By Monique Jones
By Travis Cohen
By Liz Tracy
By Terrence McCoy
By Morgan Golumbuk
By Ciara LaVelle
By Carolina del Busto
By Michael E. Miller
With Strange Snow, FST simultaneously kicks off its 1996-97 season and inaugurates its elegant new home at the Biltmore Hotel. Every chair in the comfortable 154-seat house provides a good view of the stage, and the spacious rows make it possible to find your place without tripping over already-seated audience members or imploring them to stand.
According to Cejas, he mounted Strange Snow eight years ago when he was artistic director of ACME Acting Company, with Baldwin and De Leo in the same roles. That short run was really "a long dress rehearsal," he noted recently. "We looked forward to the time when we could get it right." Now they have. Bravo to them for producing an exceptional evening of theater that should not be missed.
Two years ago, at the age of 26, Marc Mendelson took his own life, having suffered from bipolar disorder (a condition until recently called manic-depressive illness) since childhood. While he was growing up his mother, local playwright, producer, and actress Carrol Mendelson, wrote a short story about her son's emotional struggles. "Writing 'Imperfect Seed' was a catharsis for me because I was in so much pain watching this child that I loved, who was also in pain," explains Mendelson, who has since created a production company named Marc Productions Inc., in memory of Marc.
After her son died, Mendelson met local playwright and screenwriter Manny Diez through mutual friends. Moved by Mendelson's situation, Diez began collaborating with her on a dramatic version of her short story. At the suggestion of local director Joseph Adler, who saw a draft of Imperfect Seed, Mendelson expanded the focus of the work. The first act now details Mendelson's tale; the second act introduces members of a support group for friends and family of people who committed suicide. "Manny and I conceived of the play as my story," says Mendelson. "Then Joseph suggested opening it up. It's been an amazing collaboration. We deal with what to look for [in friends or relatives who may be suicidal], awareness, what happens to survivors afterward."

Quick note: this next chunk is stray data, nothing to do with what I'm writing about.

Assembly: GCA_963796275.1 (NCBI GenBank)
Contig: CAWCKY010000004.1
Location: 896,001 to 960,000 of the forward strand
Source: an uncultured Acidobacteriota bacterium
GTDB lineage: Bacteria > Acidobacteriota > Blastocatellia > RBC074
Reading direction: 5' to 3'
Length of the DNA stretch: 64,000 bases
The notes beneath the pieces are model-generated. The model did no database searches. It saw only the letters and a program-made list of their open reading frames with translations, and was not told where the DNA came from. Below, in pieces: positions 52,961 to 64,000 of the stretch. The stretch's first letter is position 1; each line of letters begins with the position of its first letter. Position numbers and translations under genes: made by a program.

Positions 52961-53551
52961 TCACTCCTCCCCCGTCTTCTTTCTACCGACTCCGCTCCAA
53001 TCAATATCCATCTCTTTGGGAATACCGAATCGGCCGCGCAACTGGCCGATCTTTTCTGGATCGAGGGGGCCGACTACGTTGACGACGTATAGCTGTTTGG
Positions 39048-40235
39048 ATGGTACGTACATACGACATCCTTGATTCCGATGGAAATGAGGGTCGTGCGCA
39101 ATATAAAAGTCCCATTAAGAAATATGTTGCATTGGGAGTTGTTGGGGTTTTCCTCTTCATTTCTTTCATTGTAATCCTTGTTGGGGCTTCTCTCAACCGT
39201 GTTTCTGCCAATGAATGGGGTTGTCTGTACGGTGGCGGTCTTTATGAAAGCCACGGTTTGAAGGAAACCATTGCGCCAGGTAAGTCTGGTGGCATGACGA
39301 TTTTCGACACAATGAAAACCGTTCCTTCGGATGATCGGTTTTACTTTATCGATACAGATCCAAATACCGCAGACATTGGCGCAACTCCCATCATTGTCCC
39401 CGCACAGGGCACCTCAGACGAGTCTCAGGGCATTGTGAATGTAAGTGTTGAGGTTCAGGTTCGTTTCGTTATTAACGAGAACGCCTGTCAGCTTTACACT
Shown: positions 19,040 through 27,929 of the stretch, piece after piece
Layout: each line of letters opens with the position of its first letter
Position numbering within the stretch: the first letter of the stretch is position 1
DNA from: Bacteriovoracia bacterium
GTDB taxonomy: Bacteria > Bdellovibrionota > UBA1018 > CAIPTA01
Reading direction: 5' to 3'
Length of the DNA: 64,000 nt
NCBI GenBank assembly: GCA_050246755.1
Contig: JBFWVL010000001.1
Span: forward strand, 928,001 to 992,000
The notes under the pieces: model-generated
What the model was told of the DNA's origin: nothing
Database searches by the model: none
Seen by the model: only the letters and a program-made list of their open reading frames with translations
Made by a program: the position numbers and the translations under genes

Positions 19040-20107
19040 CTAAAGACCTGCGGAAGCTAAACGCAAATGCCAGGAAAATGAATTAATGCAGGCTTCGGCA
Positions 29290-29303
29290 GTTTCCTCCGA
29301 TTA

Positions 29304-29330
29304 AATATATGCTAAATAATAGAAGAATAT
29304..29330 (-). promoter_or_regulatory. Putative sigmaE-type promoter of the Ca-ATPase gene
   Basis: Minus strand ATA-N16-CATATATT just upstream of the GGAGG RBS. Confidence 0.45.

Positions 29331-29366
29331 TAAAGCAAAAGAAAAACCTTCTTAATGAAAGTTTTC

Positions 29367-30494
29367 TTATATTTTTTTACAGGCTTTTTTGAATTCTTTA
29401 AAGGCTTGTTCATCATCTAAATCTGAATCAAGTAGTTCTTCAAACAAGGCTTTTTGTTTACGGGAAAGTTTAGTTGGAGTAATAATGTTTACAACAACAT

This weekend Mendelson will see her work presented on-stage at the Hollywood Central Performing Arts Center. Imperfect Seed runs for two performances (October 12 and 13) to benefit the American Suicide Foundation-University of Miami Lifesavers "Teen Screen" Program. The pilot program is currently being implemented in select schools to screen teenagers for mood disorders, abnormal anxiety, alcohol or other substance abuse, and other health problems, in an effort to prevent these problems from leading to suicide.
Mendelson is grateful for the outlet of her writing, her stage work, and her affiliation with the American Suicide Foundation. "Participating in both the theater and the foundation has helped me come to terms with Marc's death and to try to find an answer to an otherwise horrific situation. Part of the answer for me has been helping other people understand this problem."
For information on the show, see "Calendar Listings."
Written by Stephen Metcalfe; directed by Juan F. Cejas; with Barbara Sloan, James Baldwin, and Peter Paul De Leo. Through October 20. For information call 445-1119 or see "Calendar Listings.